I have blogged in the past about my ex-mother-in-law. She bugs me. No secret. She is really freaking annoying, and I never liked her.
Notice, however, that I never speak of my current mother-in-law. Or sister-in-law. Or father-in-law. Or brothers-in-law.
I’ve never met them. Not in person, that is. My sister-in-law has e-mailed me a couple of times. Mostly as a gateway to her brother, with whom she has not had a relationship since she was a child. Since he was in his early 20’s.
Remember earlier today when I said Beloved is 45?
Yeah, that means it’s been 20 years.
20 years since he’s had a relationship with his family.
Even longer since his father threw up his mental hands and checked out of the family (and society at large). Likely the beginning of the end for Beloved. Perhaps it would be for me, too, if my father struck me, sending me flying across the room into a wall and knocking me unconscious in the process.
It’s odd, then. Knowing that his sister has this window into me and my life. What seems a bit odder is how much she’s looking through it.
Why this way?
Why not a conversation?
I’ve made myself available. It’s clear that I’m independent-minded, and capable of an emotionally-detached exchange.
I really don’t pretend to understand cutting oneself off from one’s family. My family drives me up a fucking wall 80% of the time, and to think of being cut off from any one of them makes me unbearably sad.
I’m told that it’s because regardless of the wall-driving, we have relationships. We have a history of dinner table conversations, of sharing, of honesty. I know things that happened in my siblings’ lives. My mother and I have honest conversations. My father never abandoned me, leaving me, his oldest child, to shoulder the responsibilities of an adult at the age of 15. He made it clear that he loved me, regardless of viewpoints that we didn’t share. Regardless the 1,000s of things I did of which he didn’t approve.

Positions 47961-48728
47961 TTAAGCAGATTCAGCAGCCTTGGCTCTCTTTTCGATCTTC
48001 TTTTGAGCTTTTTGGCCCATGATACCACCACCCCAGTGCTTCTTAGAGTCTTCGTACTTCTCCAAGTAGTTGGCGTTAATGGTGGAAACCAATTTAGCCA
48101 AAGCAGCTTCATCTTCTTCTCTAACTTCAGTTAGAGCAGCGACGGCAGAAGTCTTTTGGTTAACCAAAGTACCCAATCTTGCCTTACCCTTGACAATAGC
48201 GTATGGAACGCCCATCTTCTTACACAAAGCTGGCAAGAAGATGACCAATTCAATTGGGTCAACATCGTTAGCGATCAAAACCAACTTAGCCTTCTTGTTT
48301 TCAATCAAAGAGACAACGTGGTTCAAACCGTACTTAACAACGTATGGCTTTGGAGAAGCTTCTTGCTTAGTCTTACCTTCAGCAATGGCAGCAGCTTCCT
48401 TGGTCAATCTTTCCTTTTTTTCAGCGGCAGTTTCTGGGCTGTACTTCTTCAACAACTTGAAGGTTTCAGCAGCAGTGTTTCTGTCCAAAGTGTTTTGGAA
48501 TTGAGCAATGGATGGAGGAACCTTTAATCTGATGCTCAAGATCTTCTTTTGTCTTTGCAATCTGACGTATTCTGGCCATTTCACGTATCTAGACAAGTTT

Hell … I know where my ancestors come from. And not because of internet genealogy searches, but because my parents shared it with me. Story after story. The great-great uncle who was shot and killed while trying to climb the wall out of Lithuania, the villages in Ireland where the great-great grandmother came from. The Czech roots of my name (where my blogging name comes from). The struggles that my family went through in their early days in this country.
We spent years cuddling. Of sharing things we read. Of reading books out loud. Even our arguments, I’m told, are proof of our closeness.
While my sister and brother and I all argue, I know that if we had to, we could pull together. We have before, and we would again.
If one of our parents were to fall ill, we wouldn’t use it as a power play amongst ourselves. We wouldn’t look for ways to control one another, to throw the past in one another’s faces. We would cry, and we would hug, and we would do everything we could to give our parents full access to ALL of their children.
We would help each other to resolve that which required resolution, and help to support each other through that which could not be resolved.
My sister left our family for a little while back in mid-90s. We all mourned the loss for the entire time that she was out of touch. I dreamed about her several times a week. Yes, I was angry, but mostly – I was sad. Her absence was a hole in my life. It wasn’t something to sneer at, or to capitalize on. It was something to mourn. I did not spend the time convincing my mother of the evil-tude of my sister. I did not point out to my mother all the wrongs my sister inflicted upon her. Instead, I tried to help my mother find acceptance of who my sister was, so that healing could take place and a relationship could be rebuilt.
And when my sister returned to our family, and when she and I rebuilt our relationship, I never pretended that the only way she could bridge the chasm between her and my parents was through ME. I never thought it would be appropriate to put myself in the way of a direct relationship – because it wouldn’t have been.
So while I don’t understand, I know that it’s apples to oranges.
I still hope, sometimes, for forgiveness.
Because as much as I know that my daughter experience was an apple, I’m not sure that a mother’s experience comes in different fruit varieties. I think a mom is just a mom. We all do our best, and we all love our children. We invest so much in them. We give up an early start to a career and we give up freedom – we give up time that could be spent on self-improvement, and on adventure, and we pour it into our children.
And always first is the oldest (duh). The first bond, the first priority-setter, the first one to shape what we think is necessary. To shape our role. Of course the role shifts and changes according to our younger children’s needs. But really, the oldest? They are the initiators.
It must be impossible to forget. I cannot imagine forgetting.
A mom is a mom. A mom isn’t an apple or an orange. It’s like us moms are all Jolly Ranchers. You may be apple flavored, you may be watermelon (gross, gag, puke), but you’re still a Jolly Rancher, and that Jolly Rancher taste is present in all the flavors.
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